A tiny bacterium may make a big impact on rare-earth processing

Improving the efficiency for the purification of elements.


Rare earth elements (REE) are crucial for modern technologies, but traditional methods for purifying them can harm the environment or be expensive. Using bacterial cell membranes for adsorption or biosorption is a sustainable alternative, but it needs improvement in capacity and specificity. While recent progress has been made in understanding REE-biosorption genetics, the complexity of bacterial membrane surface sites makes targeted genetic engineering challenging.

A tiny bacterium, weighing just one-trillionth of a gram, could play a significant role in processing rare earth elements in an eco-friendly manner. Cornell scientists suggest that genetically engineering this bacterium may enhance the efficiency of purifying elements crucial for smartphones, computers, electric cars, and wind turbines and potentially improve global economic supply chains.

Buz Barstow, assistant professor of biological and environmental engineering in the College of Agriculture and Life Sciences, the corresponding author, said, “Traditional thermochemical methods for separating lanthanides are environmentally horrible. It isn’t easy to refine these elements. That’s why we send rare earth elements offshore – generally to China – to process them.”

Refining rare earth elements is challenging, often requiring outsourcing to other countries, primarily China. Researchers, led by doctoral students Sean Medin and Anastacia Dressel ’24, have worked on genetically engineering a strain of Vibrio natriegens to enhance its ability to biosorbent or extract rare earth elements.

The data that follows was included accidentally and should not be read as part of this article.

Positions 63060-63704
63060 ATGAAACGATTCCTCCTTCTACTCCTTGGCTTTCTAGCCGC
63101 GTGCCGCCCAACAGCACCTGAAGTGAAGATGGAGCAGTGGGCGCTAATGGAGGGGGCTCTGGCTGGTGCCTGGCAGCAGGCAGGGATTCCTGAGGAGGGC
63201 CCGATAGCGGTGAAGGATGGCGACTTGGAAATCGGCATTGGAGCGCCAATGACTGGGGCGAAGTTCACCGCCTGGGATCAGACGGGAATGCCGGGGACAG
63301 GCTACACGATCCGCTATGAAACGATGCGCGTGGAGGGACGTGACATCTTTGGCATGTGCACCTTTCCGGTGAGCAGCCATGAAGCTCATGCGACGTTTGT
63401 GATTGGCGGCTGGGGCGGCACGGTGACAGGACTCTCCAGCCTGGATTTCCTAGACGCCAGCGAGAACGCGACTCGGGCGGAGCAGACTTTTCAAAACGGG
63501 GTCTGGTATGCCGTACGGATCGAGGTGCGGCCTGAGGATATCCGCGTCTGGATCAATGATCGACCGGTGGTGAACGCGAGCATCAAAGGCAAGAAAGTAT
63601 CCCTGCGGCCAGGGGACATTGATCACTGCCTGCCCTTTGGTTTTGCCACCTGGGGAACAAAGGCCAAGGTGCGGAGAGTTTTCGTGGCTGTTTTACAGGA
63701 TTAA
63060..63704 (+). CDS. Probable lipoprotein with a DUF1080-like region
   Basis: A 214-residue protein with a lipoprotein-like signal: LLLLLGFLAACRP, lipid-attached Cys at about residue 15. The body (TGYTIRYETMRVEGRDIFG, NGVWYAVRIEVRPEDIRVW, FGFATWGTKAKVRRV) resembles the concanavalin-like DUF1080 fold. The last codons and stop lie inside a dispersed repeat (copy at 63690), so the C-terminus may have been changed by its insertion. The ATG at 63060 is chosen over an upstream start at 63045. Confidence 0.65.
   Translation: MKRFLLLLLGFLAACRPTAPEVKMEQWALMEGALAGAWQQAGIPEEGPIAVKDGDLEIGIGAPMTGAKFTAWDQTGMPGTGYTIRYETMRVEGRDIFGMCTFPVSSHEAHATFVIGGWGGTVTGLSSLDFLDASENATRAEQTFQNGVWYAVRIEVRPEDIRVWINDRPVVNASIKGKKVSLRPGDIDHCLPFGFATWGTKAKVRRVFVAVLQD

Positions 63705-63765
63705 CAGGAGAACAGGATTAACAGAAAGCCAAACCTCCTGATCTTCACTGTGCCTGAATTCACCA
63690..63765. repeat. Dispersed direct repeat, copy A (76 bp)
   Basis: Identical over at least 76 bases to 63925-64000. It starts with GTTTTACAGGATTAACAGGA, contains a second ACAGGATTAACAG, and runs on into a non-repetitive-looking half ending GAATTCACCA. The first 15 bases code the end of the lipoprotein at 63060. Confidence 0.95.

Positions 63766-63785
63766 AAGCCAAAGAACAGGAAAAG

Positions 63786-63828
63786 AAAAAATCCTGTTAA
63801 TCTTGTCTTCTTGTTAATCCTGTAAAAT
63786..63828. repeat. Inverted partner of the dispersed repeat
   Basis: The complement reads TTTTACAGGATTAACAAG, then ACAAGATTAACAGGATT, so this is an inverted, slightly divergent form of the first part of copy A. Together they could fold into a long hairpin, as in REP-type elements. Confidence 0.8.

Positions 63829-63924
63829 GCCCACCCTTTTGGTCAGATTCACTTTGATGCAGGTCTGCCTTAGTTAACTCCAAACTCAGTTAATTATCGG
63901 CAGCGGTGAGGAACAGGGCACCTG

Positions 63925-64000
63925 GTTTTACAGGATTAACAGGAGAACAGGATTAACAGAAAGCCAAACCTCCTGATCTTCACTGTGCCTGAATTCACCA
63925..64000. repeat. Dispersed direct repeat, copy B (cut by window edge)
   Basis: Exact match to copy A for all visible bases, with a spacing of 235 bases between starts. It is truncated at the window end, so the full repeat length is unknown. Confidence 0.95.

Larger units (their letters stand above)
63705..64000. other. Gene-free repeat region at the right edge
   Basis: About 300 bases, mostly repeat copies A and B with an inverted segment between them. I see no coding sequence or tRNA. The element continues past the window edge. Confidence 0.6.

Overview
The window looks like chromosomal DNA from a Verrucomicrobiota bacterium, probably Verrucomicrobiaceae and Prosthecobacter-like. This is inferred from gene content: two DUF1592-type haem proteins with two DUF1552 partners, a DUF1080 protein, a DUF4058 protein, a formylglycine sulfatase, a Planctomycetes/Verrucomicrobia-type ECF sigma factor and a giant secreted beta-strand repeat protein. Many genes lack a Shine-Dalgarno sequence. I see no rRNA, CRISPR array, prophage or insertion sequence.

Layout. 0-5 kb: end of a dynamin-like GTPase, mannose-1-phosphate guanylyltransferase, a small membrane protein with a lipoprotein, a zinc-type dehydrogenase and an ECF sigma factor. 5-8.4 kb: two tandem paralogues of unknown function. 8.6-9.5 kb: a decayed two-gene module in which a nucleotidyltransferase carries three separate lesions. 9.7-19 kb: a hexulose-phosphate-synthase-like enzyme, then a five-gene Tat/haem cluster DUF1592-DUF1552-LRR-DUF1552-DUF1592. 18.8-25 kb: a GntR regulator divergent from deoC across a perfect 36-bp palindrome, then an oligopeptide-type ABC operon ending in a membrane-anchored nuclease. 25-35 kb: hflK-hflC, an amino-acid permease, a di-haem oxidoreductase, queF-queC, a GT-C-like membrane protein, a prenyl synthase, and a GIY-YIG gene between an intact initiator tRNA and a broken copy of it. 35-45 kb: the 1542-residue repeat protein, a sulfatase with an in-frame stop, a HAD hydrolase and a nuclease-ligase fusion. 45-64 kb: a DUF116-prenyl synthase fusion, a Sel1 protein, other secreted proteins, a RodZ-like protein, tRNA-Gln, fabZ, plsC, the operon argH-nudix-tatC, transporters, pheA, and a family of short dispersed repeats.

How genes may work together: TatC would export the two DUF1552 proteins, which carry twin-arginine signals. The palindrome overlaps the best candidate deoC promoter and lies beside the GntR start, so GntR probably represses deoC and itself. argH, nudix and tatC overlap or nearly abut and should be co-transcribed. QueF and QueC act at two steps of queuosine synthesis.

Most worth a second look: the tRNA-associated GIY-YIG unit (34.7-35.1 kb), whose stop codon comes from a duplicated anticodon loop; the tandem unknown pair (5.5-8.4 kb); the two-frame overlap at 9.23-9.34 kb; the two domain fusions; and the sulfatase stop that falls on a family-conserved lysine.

The scientists modified the bacterium’s genome using a plasmid called MP6, introducing errors into the genome and screening for mutants with improved biosorption of rare earth elements.

He said, “Given the ease of finding significant biosorption mutants, these results highlight just how many genes likely contribute to biosorption and the power of random mutagenesis in identifying genes of interest and optimizing a biological system for a task.”

Barstow said, “This new work gives us a shot to leapfrog thermochemical methods. We can engineer this and other bacteria, and because we don’t need to purify proteins, we can operate this kind of system much more cheaply than competing biological processes.”

Journal Reference:

  1. Sean Medin, Anastacia Dressel, David A. Specht et al. Multiple Rounds of In Vivo Random Mutagenesis and Selection in Vibrio natriegens Result in Substantial Increases in REE Binding Capacity. ACS Synth. Biol. DOI: 10.1021/acssynbio.3c00484


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